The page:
When director Martha Coolidge first met with actor Nicolas Cage to discuss a role in the 1983 romantic comedy “Valley Girl,” she was unaware Cage was the nephew of renowned director Francis Ford Coppola. All she knew was that he had what it took to pull off the role of a punk teen named Randy who eventually wins the heart of a popular high school student, Julie (played by Deborah Foreman).
“I said to him, 'Nic, look, I think you're terrific. I want you in this movie,'” Coolidge said during a recent phone interview. “'You're going to be a star, and I would rather you be a star in my movie than in someone else's.' I can't believe I said that to him, but I did.”
Coolidge's canny casting and pro direction made “Valley Girl” a cult classic, and nearly 40 years later, Cage is an Academy Award-winning thespian and Coolidge's 50-plus directing credits include scores of feature-length films, made-for-television movies and episodes of acclaimed TV shows. In 2002, she became the first woman president of the Directors Guild of America.
Coolidge, 75, has long been known as an advocate for women in the film industry, something she'll discuss as an honored guest at the fifth annual Cascadia International Women's Film Festival taking place May 12 to 15 at various venues in Bellingham, and online from May 19 to 30. At “An Evening with Martha Coolidge” on Friday, May 13 at the Mount Baker Theatre, she'll discuss her career, her films and the challenges women face in the industry during a back-and-forth with Cascadia program director Claudia Puig, who is also president of the Los Angeles Film Critics Association.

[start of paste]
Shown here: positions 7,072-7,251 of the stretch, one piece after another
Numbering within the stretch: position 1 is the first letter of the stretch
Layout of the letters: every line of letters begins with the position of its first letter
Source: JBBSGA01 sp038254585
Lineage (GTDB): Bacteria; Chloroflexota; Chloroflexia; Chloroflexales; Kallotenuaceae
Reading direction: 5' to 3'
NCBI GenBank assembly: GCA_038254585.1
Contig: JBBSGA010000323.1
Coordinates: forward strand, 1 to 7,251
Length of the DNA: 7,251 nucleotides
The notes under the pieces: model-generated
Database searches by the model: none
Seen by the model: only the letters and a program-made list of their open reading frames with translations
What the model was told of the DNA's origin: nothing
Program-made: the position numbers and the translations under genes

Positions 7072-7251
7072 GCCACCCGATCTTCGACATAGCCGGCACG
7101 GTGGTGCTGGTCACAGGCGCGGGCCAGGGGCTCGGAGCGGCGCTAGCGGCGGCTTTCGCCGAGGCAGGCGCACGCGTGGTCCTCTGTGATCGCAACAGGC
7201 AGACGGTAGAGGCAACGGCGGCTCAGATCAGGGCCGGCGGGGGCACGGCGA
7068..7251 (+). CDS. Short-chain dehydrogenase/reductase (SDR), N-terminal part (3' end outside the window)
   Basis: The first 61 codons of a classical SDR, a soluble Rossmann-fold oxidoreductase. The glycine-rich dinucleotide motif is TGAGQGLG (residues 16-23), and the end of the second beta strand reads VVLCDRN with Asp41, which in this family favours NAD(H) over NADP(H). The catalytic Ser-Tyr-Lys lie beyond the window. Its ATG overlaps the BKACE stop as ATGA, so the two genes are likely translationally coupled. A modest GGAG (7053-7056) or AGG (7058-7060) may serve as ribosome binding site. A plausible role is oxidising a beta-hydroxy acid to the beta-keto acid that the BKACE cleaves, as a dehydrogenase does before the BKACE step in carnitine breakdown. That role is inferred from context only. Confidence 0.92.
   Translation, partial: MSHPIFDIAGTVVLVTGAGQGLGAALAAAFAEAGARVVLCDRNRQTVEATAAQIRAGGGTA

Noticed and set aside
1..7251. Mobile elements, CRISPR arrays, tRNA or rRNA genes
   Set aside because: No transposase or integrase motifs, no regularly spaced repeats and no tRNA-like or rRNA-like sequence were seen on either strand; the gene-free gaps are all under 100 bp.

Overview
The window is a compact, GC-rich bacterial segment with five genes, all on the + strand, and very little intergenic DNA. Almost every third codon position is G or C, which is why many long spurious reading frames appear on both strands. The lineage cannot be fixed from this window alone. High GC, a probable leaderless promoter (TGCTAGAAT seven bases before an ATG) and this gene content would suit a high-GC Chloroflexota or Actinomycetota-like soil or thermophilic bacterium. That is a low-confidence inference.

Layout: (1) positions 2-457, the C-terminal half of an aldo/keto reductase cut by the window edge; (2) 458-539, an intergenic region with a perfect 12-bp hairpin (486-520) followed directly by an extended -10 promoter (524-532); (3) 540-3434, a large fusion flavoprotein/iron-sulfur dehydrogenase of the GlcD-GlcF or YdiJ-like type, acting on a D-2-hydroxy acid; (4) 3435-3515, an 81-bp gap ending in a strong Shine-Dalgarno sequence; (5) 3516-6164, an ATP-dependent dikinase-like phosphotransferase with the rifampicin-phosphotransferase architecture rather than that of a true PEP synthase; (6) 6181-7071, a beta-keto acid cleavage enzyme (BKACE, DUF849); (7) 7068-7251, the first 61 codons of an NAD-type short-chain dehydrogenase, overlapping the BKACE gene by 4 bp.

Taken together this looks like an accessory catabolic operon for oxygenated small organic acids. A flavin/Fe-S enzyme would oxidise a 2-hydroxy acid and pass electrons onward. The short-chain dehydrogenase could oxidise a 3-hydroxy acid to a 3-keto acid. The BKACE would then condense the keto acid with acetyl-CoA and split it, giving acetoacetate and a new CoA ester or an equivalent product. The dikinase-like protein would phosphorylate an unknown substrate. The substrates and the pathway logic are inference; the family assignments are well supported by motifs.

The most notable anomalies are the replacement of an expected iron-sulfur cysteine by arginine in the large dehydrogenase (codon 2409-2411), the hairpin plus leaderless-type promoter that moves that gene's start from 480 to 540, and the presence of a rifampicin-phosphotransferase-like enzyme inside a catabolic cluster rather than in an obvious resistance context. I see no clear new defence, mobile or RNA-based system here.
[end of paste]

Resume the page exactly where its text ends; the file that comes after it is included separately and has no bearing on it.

The discussion will be followed by a special screening of Coolidge's most recent film, “I'll Find You,” which tells the story of a Catholic opera singer and a Jewish violin virtuoso who dream of one day performing together at Carnegie Hall. Their burgeoning relationship is interrupted by the 1939 German invasion of Poland — which is where much of the movie was shot.
wanted to do a film about the darkness people lived in during World War II,” Coolidge said. “How do they carry on after? I wanted to show things that people hadn't seen. It's a film about survivors. To me, that's all of us. To whatever relative survived the war, that's us.”
Because the release of “I'll Find You” was put on hold due to the pandemic, it's only recently making its way to theaters. Coolidge couldn't be happier and is eager to share the epic tale with Bellingham audiences.
Those in attendance at the May 13 event will view a story about the resilience of the human spirit, and will also gain insight into how Coolidge has worked throughout her career to champion other women in Hollywood and beyond. Among other things, she said, she's recommended other women for jobs she didn't think were right for her; changed men's roles into women's roles in movies; hired women on the crew in jobs they wouldn't necessarily get; and cast “extremely interesting” women for small parts that went on to be raved about by the press.